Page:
greygirlbeast: (white)
Yesterday, there was more than a bit of drama on Facebook. Because I reposted an article unconditionally supporting a second term for President Obama, and pointing out what a bunch of loons the GOP has become. I'm honestly not sure when I started my FB page, but it was years ago. I must still have been in Atlanta. In all that time, I've found the need to ban only seven people. Yesterday, I banned two of those: a Mr. Tim Lieder and a Mr. Alexander Loeb. Weasels, the both of them, and one went so far as to imply that my wishing people not to comment on certain items I'd posted to my FB page was comparable to an accused child molester defending himself. No, I'm not making that up. Anyway, as of last night, my FB page is "friends only," which means it cannot be seen by the public. You can find my name and stuff, and request that I "friend you" (I fucking shudder at that phrase). Likely, I will. But Spooky has become adamant that I start screening people on FB.


It was a quiet day yesterday. I went back to work on the painting that was once called Black Ships Ate the Sky, back in 2010, but is now called Idumea (Charles Wesley, 1793). There will be a second canvas titled Black Ships Ate the Sky. If I ever finish this one. I paint like I write poetry, which is to say very, very, very slowly, as I dither. I fret. I may post an "in progress" photo of Idumea tomorrow.

In general, the vacation is agreeing with me. Not as much sleep last night, but I feel okay.

Oh! And this is so cool. I realized, a few days back, that if one takes bow tie and runs it together as bowtie, then capitalizes the "B," creating Bowtie, and then removes the "t," what remains is Bowie. How bow tie is that?! Also bow tie, just before we went to sleep, Spooky and I discovered how cool Artimesia looks when spelled backwards: aisemitrA. How much it recalls asymmetry.


Have you not yet ordered a copy (or copies) of The Drowning Girl: A Memoir and/or Confessions of a Five-Chambered Heart? You should. Pre-orders make publishers very happy. And, in the case of the latter book, it may well sell out before publication, especially the limited edition.


Last night, Kathryn and I went to the Cable Car for a 9:45 p.m. (8:45 EST) showing of Lars von Trier's Melancholia. Gods, this film is as close to perfection as films ever come. Yes, it's ostensibly a film about a rogue planet's collision with Earth, but it's truly (as von Trier has confirmed) a film about depression. There could be no better example of the difference between truth and fact than Melancholia. This film is beautiful, and magnificent, sublime, triumphant, and terrifying. von Trier's decision to reveal the ending of the film at the beginning (same reason I included the editor's prologue at the beginning of The Red Tree), and to metaphorically recount the narrative (again at the beginning) via a dream sequence, both were strokes of genius. Melancholia is, somehow, quite different from Terrence Malick's Tree of Life, even though they share very much in common. Such as being my picks for the two best films of 2010*. Nothing even comes close to either. I greatly admire von Trier's decision to avoid a realistic depiction of astrophysics. As I have said again and again, characters are the backbone of powerful science fiction (and of all powerful fiction), not science. This is a film of wonder and beauty, as much as it is a film of sorrow and fear, and...I'm going on and on. Just see it.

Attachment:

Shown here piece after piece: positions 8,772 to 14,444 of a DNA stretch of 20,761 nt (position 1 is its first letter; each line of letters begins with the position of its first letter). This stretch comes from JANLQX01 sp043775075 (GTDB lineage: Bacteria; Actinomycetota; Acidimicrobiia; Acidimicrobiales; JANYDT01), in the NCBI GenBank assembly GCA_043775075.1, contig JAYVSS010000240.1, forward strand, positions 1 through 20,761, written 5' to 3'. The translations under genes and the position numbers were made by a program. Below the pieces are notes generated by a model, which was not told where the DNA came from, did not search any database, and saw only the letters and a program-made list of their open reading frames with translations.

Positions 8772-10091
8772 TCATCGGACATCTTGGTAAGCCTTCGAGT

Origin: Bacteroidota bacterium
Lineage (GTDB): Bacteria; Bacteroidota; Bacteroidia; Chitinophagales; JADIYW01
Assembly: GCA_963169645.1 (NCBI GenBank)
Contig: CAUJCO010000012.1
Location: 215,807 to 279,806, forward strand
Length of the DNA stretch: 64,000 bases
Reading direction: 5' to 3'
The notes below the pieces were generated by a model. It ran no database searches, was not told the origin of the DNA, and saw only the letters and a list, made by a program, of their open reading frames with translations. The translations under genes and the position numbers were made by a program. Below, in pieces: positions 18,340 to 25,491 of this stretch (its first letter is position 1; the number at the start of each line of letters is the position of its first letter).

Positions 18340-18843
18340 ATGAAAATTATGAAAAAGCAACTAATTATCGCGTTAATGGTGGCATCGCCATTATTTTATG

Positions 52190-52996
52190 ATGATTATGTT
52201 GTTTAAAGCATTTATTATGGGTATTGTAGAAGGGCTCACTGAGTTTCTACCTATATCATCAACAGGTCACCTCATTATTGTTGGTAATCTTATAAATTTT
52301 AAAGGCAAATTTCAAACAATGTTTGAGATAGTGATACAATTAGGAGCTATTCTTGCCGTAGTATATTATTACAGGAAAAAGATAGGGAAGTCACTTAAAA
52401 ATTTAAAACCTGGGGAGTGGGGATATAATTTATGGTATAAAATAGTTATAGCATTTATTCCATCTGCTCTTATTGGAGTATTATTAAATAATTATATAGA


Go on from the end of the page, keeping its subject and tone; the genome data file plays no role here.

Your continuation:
Aunt Beast

* I suspect Scorsese's Hugo probably deserves to be in my best three of 2011, but a) it was released in 3D, an idiotic move, and b) I've not been able to see it in 2D.
greygirlbeast: (Default)
Fuck all, it's raining. It's cold and rainy and Spooky has to walk to the garage to get the hopefully not broken anymore car. And I don't feel like blogging, and as I was getting out of bed (crack, pop, fuck, crack, pop, crunch, ow), Hubero rather perfectly described my "artistic process." So, thought I, a guest blogger! People do that shit all the time, right? Well, Jeff VanderMeer does, and he's pretty cool.


All day Ma sits and taps at this thing. Don't know why she does it. She sits and taps at this thing all day long just tapping and tapping and tapping like it's supposed to mean something. She taps then she stops tapping and yells and then taps some more. She taps and yells and yells and checks the internets and taps. Sometimes she yells at my other Ma, and they yell at each other and then Ma gets quiet and stares at the glowing box before she taps some more. Tap tap tap tap tap. Then she goes to the litter box and comes back and taps. Then she yells and checks the internets and taps and punches the arm of her chair and yells and mutters and mumbles and takes her pills and can't find the book she needs so she yells more and I say fuck this noise and go find a place to sleep but I can STILL hear her tapping and tapping and yelling. Ma does this for hours and hours every single day. The other Ma mostly tells us not to eat STYRO-foam peanuts and dust bunnies and garlic skins but other other Ma taps all day long. Taps and yells. And stares. Lots of staring. Tapping and staring. And pacing and yelling and tapping. If she did less of this I could sleep in her chair which is nice because it smells like her butt.